Many of the situations are heightened explorations of life events: falling in love, craving connection, losing faith, betrayal, abuse, and jockeying for power and possessions. It is truly a glimpse of hell on earth – bleak and depressing, angry and dangerous. Yet there are signs of the positive: humor, love, family. You can’t help but want to see what happens – when people are at their worst, when their hope is gone, and when their faith has proved shallow and pointless, what will they choose? Will love conquer all? Will some kind of connection be made in this world that has “forgotten how to love”? Or will chaos win out, and evil reign?

Despite its raising interesting questions, I cannot recommend this play to most people at Fuller, especially after the response to Belly (which I thought went a little overboard - get over the swearing, for fuck's sake!). It even comes with an “Audience Advisory” on the first page of the program: “The advertised performance contains material likely to offend those sensitive to simulated cannibalism, crude human behavior, bad words and the coming apocalypse” (I almost wonder if the responses of previous Fuller groups inspired this warning label!). It is a true and fair warning. The audience must have a strong stomach – within the first moments there is simulated vomiting, and the characters discuss their excrement at length. But these are not glib additions: most of the people in this world are very sick, and their expulsions clue them in to their condition.

As I watched what was taking place, live, a few feet in front of me, I was reminded anew of the power of theater to pull us into another world – one from which we may desperately need to escape after two hours. There was nothing in this play that you wouldn’t see on an HBO show or in an R-rated movie. If you enjoy Deadwood or Six Feet Under or Sex and the City, you really can’t complain about the content. And yet, there is something different about it happening right before our eyes, and that is why it is not for everyone.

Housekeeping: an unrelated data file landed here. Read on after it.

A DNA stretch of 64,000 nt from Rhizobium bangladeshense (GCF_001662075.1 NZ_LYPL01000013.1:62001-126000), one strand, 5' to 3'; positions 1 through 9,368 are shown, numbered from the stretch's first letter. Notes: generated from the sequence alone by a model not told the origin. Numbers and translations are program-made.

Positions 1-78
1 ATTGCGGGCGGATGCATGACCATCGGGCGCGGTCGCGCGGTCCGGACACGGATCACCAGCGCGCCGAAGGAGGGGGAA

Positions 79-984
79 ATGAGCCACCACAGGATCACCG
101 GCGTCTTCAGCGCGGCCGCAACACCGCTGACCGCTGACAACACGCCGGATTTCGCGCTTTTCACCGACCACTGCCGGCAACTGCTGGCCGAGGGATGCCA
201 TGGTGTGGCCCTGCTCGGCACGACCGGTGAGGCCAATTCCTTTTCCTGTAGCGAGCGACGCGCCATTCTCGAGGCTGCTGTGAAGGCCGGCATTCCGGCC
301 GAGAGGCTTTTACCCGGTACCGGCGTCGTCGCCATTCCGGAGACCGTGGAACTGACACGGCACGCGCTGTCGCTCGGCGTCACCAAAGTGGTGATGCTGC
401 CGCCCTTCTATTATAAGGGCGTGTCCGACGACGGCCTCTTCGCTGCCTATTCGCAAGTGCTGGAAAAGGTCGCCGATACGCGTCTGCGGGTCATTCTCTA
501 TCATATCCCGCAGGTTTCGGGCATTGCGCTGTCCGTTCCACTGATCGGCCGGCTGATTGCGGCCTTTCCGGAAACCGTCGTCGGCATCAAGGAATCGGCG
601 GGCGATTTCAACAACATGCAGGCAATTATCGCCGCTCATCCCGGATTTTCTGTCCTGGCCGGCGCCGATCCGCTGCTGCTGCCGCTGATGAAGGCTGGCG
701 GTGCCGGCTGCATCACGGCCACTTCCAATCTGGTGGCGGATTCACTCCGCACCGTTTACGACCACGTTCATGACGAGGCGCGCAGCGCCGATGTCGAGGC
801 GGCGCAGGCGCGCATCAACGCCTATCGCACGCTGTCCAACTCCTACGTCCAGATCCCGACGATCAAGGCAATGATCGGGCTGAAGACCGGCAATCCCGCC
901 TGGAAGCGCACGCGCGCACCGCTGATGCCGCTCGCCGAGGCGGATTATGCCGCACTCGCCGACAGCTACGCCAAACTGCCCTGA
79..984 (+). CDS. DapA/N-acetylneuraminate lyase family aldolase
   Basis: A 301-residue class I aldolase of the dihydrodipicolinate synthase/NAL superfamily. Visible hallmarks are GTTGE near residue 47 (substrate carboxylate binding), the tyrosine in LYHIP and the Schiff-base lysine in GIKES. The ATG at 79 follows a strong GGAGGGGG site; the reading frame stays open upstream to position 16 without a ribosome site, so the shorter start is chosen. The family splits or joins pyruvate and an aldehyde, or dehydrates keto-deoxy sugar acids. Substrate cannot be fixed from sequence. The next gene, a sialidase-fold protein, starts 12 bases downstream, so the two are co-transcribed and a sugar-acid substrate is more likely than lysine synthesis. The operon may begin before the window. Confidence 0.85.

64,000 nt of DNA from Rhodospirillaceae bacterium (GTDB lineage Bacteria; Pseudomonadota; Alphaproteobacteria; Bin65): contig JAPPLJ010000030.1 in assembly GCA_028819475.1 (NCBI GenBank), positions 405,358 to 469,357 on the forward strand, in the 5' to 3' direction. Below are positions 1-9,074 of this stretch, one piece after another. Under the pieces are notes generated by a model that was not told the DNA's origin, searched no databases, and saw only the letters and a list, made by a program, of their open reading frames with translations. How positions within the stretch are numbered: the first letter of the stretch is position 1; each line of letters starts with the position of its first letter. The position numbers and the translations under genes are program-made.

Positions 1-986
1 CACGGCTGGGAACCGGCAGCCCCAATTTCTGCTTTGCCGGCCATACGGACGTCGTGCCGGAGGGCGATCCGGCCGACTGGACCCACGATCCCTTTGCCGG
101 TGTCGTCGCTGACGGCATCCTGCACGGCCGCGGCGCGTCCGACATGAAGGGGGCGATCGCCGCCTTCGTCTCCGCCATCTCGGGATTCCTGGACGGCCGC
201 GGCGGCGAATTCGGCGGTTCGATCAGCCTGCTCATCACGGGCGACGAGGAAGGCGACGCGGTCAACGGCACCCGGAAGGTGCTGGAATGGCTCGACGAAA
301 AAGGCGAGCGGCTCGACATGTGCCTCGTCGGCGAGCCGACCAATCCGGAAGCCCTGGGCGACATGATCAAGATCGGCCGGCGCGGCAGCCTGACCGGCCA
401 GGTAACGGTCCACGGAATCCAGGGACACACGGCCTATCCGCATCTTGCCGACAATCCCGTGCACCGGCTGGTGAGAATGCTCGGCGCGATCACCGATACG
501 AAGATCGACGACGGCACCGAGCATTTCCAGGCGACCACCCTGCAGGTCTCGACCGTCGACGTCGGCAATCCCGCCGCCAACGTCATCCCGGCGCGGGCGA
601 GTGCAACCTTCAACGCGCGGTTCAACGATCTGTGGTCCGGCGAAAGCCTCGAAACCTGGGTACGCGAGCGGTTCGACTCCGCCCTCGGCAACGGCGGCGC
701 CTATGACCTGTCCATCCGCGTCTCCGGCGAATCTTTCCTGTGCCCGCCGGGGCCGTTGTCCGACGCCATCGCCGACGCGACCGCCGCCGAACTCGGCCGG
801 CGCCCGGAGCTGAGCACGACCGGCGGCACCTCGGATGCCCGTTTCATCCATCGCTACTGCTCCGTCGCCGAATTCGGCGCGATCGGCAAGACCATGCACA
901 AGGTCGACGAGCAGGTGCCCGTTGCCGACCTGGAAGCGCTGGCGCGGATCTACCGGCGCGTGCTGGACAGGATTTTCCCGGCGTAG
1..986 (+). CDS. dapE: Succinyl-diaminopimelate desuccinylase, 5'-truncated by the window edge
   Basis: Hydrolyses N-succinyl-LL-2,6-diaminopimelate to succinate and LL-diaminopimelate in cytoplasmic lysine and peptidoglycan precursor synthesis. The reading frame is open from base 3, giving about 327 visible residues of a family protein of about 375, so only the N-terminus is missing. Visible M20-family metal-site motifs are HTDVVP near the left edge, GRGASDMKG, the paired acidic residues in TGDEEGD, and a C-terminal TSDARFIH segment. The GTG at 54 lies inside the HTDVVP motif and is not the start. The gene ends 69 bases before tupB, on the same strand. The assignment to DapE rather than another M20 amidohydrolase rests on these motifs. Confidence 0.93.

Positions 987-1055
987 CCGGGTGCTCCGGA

My main disappointment with the play was that, while it closed on a note of hope in human connection (if we can just love each other, the world will be healed!), it reinforced the idea that crossing group boundaries is not advisable. Those who attempt to relate outside their assigned box are punished, and in the end we find ourselves back in the same polarized world in which we began. Although some of the characters learn lessons about friendship and connection, others give in to fear and doubt, circling the wagon (literally) and refusing to trust. But even in that situation, there is evidence of influence from “the Other,” in the end. We cannot help but be touched – and likely changed – when we encounter those different from ourselves.

And that is the lesson that I think we Christians can take from exposure to difficult art. While we may not understand, can we find a way to relate – or at least listen – to a culture that believes and behaves quite differently from us? How can we bring the hope of the gospel into that world, if we know nothing of it? Art often reaches into the depths as well as the heights of what it means to be human. So I am willing to keep risking myself at the theatre, ready to be challenged and changed, enlightened and disgusted.


The world premiere of Canned Peaches in Syrup, presented by the Furious Theatre Company, is currently running through November 10 at the Carrie Hamilton Theatre, 39 S. El Molino Ave., Pasadena (at Pasadena Playhouse).